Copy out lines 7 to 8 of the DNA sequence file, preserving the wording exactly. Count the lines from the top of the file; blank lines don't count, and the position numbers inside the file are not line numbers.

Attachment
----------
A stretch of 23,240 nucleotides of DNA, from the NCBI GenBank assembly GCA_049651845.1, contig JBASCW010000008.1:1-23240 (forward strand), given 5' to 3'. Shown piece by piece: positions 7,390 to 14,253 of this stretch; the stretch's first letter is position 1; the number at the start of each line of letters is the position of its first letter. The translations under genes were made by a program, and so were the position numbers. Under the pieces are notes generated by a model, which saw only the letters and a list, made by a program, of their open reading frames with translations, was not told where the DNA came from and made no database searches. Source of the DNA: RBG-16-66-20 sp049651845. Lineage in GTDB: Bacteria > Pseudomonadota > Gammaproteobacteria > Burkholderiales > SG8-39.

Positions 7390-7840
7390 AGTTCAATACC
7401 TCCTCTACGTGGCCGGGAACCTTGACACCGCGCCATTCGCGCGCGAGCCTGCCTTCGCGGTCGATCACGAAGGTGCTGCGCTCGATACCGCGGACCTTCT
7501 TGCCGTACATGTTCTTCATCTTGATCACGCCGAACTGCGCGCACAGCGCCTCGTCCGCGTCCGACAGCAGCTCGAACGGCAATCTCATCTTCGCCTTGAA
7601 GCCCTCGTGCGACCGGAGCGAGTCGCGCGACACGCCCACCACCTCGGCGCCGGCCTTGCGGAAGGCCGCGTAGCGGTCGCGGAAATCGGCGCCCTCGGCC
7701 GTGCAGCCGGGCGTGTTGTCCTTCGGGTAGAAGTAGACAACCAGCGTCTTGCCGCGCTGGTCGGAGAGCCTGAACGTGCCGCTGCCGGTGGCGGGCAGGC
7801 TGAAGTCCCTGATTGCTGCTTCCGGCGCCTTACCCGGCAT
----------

7701 GTGCAGCCGGGCGTGTTGTCCTTCGGGTAGAAGTAGACAACCAGCGTCTTGCCGCGCTGGTCGGAGAGCCTGAACGTGCCGCTGCCGGTGGCGGGCAGGC
7801 TGAAGTCCCTGATTGCTGCTTCCGGCGCCTTACCCGGCAT